Driving Tests Not Checking for Skills Actually Needed for Road Conditions
Clare Colley of the Canberra Times, wrote recently regarding a study under way in Queensland, Australia, led by professor Joanne Wood, who points out that it is not reasonable to expect typical re-licensing testing to be adequate when evaluating driver performance, especially for elderly drivers. For instance, high-contrast wall eye-charts, can not adequately represent visual conditions in high speed, high traffic, poor road situations and low contrast settings, such a night time or in fog. This is true for the elderly as well as very young and middle-aged drivers. Following is the article in the Canberra Times describing the study and profess Wood’s thoughts. Read more...(1010 words, 2 images, estimated 4:02 mins reading time)
Is age taking a toll on your driving skills? You may have driven a vehicle for many years, even decades but, of late, you find yourself apprehensive as vehicles operated by youngsters go zipping past you. That type of nervousness is quite common and senior drivers often feel this way.
Driving a vehicle competently and safely demands a lot of concentration and good coordination between your eyes, hands, legs and the brain. Ageing slows down your reflexes and, coupled with heavy traffic, and aggressive drivers, it is no wonder the elderly driver may feel trepidation, operating an automobile. Read more...(686 words, 2 images, estimated 2:45 mins reading time)
After family members have had a frank and open discussion with the elderly driver in their life, driving outcomes will vary. Perhaps the elderly driver has been convinced that he or she should retire from driving and is ready to give up the keys to the car. Or, perhaps, the older driver denies that driving is a problem. The parent or elderly relative is not willing to admit that driving skills have deteriorated, that eyesight has worsened, that reflexes are slower or that destinations of trips are often forgotten and produce confusion Read more...(766 words, estimated 3:04 mins reading time)
Today’s news media seems eager to report on elderly drivers whose actions result in tragic highway calamities, such as attempting to brake and hitting the accelerator instead, resulting in unintended acceleration. It has become almost a regular news item in the papers or on TV.
Tragedies That Result
Two particular examples of pedal application error have captured the imagination of the public due to the extent of their carnage and to the age of the victims. Read more...(985 words, 1 image, estimated 3:56 mins reading time)
For Good Control of Your Car Be in the Right Position and at the Right Distance
Right Position and Right Distance to Avoid Mishaps
Being too far from the brake pedal or too far from the steering wheel can cost you dearly if you are in some road mishap, so being in the right position and right distance is crucial. In the following video, hear what a driving expert has to say about the importance of having your feet in the right position in relationship to the brake pedal and having your arms at the right distance on the steering wheel. Read more...(149 words, estimated 36 secs reading time)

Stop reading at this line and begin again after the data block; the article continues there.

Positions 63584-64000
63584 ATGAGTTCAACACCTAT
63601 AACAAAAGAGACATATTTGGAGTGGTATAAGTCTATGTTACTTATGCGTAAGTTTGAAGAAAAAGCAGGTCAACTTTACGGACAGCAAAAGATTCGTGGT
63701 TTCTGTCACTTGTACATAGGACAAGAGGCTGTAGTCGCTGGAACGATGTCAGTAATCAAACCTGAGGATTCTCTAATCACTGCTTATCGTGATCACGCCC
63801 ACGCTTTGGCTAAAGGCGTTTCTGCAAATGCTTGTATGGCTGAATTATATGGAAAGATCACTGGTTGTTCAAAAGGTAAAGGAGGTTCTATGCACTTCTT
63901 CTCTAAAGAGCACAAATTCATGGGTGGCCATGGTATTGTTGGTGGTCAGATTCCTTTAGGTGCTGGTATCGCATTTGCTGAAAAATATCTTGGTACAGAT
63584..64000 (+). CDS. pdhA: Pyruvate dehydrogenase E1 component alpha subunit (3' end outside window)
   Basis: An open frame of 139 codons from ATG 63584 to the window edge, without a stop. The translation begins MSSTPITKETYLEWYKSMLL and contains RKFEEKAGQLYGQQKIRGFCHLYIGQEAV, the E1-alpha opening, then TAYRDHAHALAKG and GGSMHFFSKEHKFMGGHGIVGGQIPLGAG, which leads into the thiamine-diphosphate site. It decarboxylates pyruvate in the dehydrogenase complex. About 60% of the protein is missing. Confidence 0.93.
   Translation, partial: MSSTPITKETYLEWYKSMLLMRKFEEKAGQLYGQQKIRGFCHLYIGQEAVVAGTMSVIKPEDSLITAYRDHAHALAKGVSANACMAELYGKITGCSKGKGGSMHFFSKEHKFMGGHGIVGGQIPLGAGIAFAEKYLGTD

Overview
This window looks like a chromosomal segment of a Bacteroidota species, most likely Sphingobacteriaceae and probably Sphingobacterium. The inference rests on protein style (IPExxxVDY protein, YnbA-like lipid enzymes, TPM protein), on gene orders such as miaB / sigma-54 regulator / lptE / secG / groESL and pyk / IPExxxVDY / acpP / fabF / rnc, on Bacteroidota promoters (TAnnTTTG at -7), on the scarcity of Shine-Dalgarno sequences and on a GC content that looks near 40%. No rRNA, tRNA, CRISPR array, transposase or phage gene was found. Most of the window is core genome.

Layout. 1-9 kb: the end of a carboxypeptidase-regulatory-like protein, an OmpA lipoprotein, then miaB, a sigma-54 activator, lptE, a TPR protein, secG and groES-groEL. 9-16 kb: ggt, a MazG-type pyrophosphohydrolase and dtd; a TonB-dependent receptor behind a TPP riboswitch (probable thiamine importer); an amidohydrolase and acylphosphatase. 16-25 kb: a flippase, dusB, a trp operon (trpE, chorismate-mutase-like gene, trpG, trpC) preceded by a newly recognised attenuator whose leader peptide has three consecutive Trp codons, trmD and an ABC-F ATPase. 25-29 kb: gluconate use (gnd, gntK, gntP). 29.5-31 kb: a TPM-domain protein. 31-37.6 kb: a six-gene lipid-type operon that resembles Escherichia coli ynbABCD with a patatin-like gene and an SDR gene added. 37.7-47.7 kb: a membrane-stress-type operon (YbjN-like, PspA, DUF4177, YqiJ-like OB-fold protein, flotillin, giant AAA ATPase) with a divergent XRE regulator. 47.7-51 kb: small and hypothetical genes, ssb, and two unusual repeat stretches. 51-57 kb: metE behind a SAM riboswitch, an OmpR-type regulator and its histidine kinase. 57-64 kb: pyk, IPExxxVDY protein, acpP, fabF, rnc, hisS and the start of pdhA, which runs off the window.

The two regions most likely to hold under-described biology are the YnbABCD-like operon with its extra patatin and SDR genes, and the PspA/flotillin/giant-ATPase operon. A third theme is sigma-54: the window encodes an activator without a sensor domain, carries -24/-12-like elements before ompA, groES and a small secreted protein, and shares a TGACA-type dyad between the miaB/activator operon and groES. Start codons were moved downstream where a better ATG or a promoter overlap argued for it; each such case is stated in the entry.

In part 1 of this 2-part series, we mentioned that to be a safe driver, you need to successfully combine knowledge of the rules of the road, facility with handling the car, concentration, anticipation of the road conditions, and a proper attitude toward other drivers and to pedestrians. We covered the first two item in some detail. In this post we will cover the remaining three items. Read more...(780 words, 4 images, estimated 3:07 mins reading time)
The answer is, it has nothing to do with being elderly!
Elderly or not, what makes for a safe driver does not necessarily depend on the number of decades you have lived. Rather, it is a matter of how well you pull together: Read more...(740 words, 3 images, estimated 2:58 mins reading time)
your knowledge of the rules of the road,
your facility with the auto you are driving, including the efficient and smooth use of stick shift, braking, accelerating and cornering
This article is dedicated to the mature or elderly driver who may be experiencing pangs of doubt about driving and is wondering whether it is time to give up the car keys, permanently.
As a mature driver, with over 40 years of driving experience, I know that I won’t be able to drive indefinitely. I realize that sooner or (hopefully much) later I will have to give up the car keys and seek alternatives for keeping mobile. Read more...(1030 words, 2 images, estimated 4:07 mins reading time)
Hydroplaning (called aquaplaning in Europe and Asia) occurs when water on the roadway accumulates in front of your vehicle’s tires faster that the weight of your vehicle can push it out of the way. The water pressure can cause your car to rise up and slide on top of a thin layer of water between your tires and the road. Read more...(1203 words, 3 images, estimated 4:49 mins reading time)
If improved driving capability is your goal, there are few things you can do that bring as many benefits to you as walking. This simple form of exercise is easy to do and can be taken up indoors or outdoors. Most importantly walking can help you improve the three crucial functionalities necessary for competent, safe driving.
Driving involves three functionalities: seeing, thinking and moving. Without anyone of these components your driving days are essentially over. All three, to one extent or another, can be improved by walking. Read more...(861 words, 2 images, estimated 3:27 mins reading time)